Good morning friends. Let’s get you caught up on the world of tech.
1. Telstra fined for failing to provide accurate customer details
Telstra has paid a penalty of $300,000 for failing to provide details of around 19,000 customers to the Integrated Public Number Database, which is used by emergency services to warn of natural disasters, locate missing persons, or assist with law enforcement. The ACMA also noted an issue with Telstra, where the telco flagged 600 silent numbers for listing in directory services, and that there was the potential for these numbers to be made available to public directories.
2. Optus paying customers cash as outage compensation
As reported by the ABC, Optus has confirmed that it has paid cash in compensation to some of its customers affected by the Australia-wide outage earlier this month, after the telco was criticised for offering 200GB data to compensate for dropped phone and internet services over almost an entire day. The admission from Optus came as a written answer in the Senate inquiry into the outage on November 8, however, a detailed breakdown has not been shown. The cash compensation has supposedly been offered to small businesses.
3. Commbank takes a bigger stake in More
The Australian is reporting that the Commonwealth Bank of Australia is taking a bigger bite out of More Telecom, the bank’s ‘virtual telco partner’ that offers internet and mobile services. Supposedly around 140,000 of Commbank’s customers have switched to discounted mobile or internet services from More (and More’s Tangerine mobile and internet provider) since the bank took a 25 per cent equity stake in the company in 2021. Commbank’s stake in the company is now up to 30 per cent.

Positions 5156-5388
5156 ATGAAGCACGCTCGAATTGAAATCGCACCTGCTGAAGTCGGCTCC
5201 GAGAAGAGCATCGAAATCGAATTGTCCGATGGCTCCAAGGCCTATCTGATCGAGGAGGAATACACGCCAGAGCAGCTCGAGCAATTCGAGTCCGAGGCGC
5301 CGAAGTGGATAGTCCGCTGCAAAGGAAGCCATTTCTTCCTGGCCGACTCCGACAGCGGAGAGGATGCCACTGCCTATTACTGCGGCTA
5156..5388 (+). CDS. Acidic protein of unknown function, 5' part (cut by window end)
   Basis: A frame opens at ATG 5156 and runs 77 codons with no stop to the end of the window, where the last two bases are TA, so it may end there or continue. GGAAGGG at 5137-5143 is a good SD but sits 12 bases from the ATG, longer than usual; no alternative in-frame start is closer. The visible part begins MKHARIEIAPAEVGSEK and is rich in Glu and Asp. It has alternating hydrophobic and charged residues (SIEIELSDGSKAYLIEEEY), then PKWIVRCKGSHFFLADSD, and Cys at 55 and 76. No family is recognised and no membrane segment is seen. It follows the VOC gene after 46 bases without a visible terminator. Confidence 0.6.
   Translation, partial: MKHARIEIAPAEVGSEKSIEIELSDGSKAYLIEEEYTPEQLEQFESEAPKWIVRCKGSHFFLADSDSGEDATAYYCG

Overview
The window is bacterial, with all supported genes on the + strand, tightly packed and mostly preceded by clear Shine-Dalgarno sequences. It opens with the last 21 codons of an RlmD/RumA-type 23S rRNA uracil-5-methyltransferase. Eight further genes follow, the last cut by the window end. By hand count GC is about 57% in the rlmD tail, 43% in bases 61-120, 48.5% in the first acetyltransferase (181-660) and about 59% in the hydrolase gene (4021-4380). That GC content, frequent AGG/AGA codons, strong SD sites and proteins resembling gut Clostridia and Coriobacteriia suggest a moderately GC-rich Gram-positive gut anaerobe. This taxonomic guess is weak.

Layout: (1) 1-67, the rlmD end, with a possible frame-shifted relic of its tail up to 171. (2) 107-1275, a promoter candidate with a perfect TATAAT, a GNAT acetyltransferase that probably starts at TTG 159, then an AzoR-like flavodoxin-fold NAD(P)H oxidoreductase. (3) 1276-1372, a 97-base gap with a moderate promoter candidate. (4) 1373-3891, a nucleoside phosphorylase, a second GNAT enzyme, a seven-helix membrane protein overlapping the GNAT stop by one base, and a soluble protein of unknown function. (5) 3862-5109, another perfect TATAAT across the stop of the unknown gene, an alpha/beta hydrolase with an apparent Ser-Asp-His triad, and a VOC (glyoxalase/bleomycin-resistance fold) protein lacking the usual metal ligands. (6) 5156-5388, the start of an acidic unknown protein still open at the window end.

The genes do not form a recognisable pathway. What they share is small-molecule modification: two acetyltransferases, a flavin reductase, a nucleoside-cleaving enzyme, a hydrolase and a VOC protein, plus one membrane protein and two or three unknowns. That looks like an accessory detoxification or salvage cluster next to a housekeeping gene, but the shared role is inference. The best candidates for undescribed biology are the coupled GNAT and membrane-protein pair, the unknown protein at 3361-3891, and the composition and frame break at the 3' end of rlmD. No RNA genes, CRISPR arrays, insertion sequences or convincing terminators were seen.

4. Google boots up its geothermal plant
Google is now using geothermal energy to meet the massive power needs of its data centres. Google announced a first-of-its-kind geothermal project is now operational in Nevada in a blog post, using heat from the Earth’s core as energy. The tech giant has been carbon neutral since 2007, meaning it purchased carbon offsets but still uses fossil fuels, but Google has bigger goals on the horizon. By 2030, the company intends to run on carbon-free energy everywhere, at all times. They call the initiative 24/7 by 2030, and Google’s investment in Nevada geothermal centres is a key piece of this plan.
5. YouTube gets in on gaming
Wrapping things up with a lighter one this morning, and YouTube has just rolled out some games to its video streaming platform. Google announced it would test out YouTube Playables as a test feature back in September for certain users. That experiment has now expanded to all Premium users, according to Droid Life, implying early tests were not a complete bust. Users have seen forays into gaming from Netflix and TikTok in the last year as well, so it’s not all that surprising that YouTube has gone down a similar path.
BONUS ITEM: Zuckerberg, the merciful god that he is, has decided it is time to bless his subjects with legs.
i’ve been following various meta platform updates for like half a decade, and by far The Leggining is the funniest one i’ve seen to date 🥲🥲🥲 we did it yallhttps://t.co/RNUN7NkzZM pic.twitter.com/faFHreXrmI— shoshana wodinsky (she/her) (@swodinsky) November 28, 2023
Have a wonderful day.
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